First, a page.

Last Thursday’s announcement by the Occupational and Safety Health Administration (OSHA) of new Covid-related requirements will affect community colleges across the country – but not all of them.
For many institutions, the state in which they are located will determine whether the requirements apply. These requirements are distinct from those attaching to federal contractors of $250,000 or more, as explained below.
OHSA’s just-announced Emergency Temporary Standard (ETS) applies to private employers with 100 or more employees. These employers will have to require their employees to be fully vaccinated by January 4 or undergo weekly testing. Employers will not be responsible for paying for testing, but they will have to provide employees with up to four hours off to get vaccinated. Colleges will also have to maintain documentation of employee’s vaccination.
Editor’s note: A federal appeals court on Saturday issued a stay freezing the Biden administration’s new vaccine requirement for private companies. The suspension comes as several Republican-led states filed legal challenges on Friday. The administration has until 5 p.m. Monday to respond to the challenges.
Employees who work fully remote, or those who work outdoor 100% of the time, are not covered by the requirement.
Unvaccinated employees will be required to wear masks in the workplace, which takes effect December 4. Employees who do not comply will be subject to a fine of $13,653.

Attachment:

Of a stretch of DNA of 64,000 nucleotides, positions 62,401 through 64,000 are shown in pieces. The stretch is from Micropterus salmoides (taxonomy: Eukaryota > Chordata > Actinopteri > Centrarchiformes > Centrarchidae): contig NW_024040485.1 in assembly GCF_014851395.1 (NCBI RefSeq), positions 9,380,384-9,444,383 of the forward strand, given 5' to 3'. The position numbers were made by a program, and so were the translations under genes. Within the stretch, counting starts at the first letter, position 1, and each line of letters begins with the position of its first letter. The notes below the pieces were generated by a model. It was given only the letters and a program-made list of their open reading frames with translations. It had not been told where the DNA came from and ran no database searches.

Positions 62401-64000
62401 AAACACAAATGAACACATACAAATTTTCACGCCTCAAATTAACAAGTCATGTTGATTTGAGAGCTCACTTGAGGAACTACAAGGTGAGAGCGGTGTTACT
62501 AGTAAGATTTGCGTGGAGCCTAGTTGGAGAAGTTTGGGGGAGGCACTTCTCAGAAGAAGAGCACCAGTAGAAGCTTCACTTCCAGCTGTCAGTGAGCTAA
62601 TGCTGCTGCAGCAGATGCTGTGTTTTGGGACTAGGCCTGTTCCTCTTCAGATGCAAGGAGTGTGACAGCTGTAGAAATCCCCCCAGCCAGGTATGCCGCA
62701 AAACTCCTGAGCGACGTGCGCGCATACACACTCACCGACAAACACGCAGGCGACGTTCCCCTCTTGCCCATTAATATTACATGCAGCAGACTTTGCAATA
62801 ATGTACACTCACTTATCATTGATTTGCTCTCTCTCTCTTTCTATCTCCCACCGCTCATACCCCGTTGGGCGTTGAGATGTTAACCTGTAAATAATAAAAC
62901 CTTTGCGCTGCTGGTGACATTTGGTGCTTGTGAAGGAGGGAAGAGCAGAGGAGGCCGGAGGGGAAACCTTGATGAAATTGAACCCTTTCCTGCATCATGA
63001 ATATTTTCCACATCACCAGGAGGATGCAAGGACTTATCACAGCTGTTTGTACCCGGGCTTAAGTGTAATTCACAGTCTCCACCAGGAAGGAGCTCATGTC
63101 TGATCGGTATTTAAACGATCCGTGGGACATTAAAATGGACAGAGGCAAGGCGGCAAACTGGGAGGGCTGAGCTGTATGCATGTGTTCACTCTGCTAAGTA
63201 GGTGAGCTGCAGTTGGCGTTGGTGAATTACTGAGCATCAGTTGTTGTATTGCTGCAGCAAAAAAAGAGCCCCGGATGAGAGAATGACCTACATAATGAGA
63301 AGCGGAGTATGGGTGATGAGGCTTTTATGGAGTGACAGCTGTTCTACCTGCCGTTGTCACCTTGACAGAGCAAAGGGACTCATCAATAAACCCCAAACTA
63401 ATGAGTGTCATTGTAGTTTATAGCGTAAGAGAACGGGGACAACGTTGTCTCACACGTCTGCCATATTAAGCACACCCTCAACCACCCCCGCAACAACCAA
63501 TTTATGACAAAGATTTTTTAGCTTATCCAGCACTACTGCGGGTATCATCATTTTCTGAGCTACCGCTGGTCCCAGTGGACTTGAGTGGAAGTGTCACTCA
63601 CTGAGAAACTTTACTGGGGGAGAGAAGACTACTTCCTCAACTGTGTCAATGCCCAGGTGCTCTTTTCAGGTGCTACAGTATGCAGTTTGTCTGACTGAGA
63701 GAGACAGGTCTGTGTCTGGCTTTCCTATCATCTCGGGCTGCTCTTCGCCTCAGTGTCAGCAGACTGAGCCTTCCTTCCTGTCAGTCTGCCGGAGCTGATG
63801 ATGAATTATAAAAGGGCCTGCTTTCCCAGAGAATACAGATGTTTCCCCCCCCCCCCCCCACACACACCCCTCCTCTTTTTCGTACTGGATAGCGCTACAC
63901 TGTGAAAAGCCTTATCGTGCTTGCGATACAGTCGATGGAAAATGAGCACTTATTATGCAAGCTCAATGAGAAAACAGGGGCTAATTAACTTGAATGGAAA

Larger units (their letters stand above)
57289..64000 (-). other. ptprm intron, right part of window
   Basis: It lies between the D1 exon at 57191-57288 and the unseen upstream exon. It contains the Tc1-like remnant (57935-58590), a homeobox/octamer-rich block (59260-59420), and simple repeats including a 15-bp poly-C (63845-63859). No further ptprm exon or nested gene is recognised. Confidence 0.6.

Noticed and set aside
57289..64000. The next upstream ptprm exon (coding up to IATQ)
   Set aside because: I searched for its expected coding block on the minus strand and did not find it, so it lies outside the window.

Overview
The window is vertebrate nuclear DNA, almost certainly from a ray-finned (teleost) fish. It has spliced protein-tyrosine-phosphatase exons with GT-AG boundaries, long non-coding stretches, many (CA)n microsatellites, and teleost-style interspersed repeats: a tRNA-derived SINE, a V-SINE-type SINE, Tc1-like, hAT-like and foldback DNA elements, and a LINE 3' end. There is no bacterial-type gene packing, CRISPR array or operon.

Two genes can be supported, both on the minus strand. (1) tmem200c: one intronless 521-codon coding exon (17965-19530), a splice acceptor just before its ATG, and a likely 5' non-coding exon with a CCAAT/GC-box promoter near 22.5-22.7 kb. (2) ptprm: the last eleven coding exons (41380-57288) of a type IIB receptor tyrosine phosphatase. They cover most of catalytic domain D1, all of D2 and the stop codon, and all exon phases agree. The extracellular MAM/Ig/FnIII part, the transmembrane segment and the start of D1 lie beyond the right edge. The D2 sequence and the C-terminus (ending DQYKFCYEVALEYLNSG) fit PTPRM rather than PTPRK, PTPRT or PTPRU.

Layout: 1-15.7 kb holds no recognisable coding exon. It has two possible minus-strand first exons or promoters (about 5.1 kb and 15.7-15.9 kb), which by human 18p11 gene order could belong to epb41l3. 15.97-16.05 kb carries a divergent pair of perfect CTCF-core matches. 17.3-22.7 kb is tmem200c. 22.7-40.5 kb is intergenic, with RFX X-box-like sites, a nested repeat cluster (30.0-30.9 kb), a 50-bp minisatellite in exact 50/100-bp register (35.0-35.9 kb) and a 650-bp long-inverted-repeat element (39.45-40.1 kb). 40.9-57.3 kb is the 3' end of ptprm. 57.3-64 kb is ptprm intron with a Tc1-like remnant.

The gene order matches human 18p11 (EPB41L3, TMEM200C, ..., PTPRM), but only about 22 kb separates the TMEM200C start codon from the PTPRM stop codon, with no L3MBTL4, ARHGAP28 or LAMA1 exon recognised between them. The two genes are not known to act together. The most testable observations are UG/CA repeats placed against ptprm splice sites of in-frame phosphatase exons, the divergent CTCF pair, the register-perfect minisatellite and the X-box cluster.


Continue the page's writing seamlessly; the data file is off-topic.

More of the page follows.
Employees and contractors
Obviously, community colleges are not private employers. However, the OSHA announcement will impact public employees, and so community colleges, in the states and territories that have formal arrangements with OSHA. Covered jurisdictions include 26 states plus Puerto Rico and the Virgin Islands. These entities have 30 days to implement standards that are at least as effective as OSHA’s in preventing work-related injuries, illness and death, or they must adopt the OSHA standards applied to private employers as released on November 4.
Some community colleges have fewer than 100 employees, though OSHA is formally considering whether to lower that threshold.
Another key part of the federal government’s Covid vaccination rules concerns large federal contractors, who will not be required to adhere to the new requirements, but only because entities with contracts of $250,000 or more must follow requirements that are generally more stringent than those just announced, particularly in that they do not allow for a testing option. Some community colleges have contracts of this size, but many others do not. It is important to note that the requirement is specific to federal contracts and does not apply simply because an institution receives federal grants. The exact reach of the vaccine mandate, for those colleges to which it applies, is unclear, but the mandate is clearly designed to have a broad reach, and many campuses that are subject to it are requiring all employees (including student employees) to be vaccinated.
Webinar this week
The new OHSA rules are already enmeshed in political and legal actions that in some places add uncertainly to what colleges will be required to do. It many places, however, vaccine and related requirements are clearly in the offing.
ETS webinar on Friday: On November 12 at 2 p.m. ET the Biden administration will hold a webinar on the new Emergency Temporary Standard with a focus on higher education. Register today.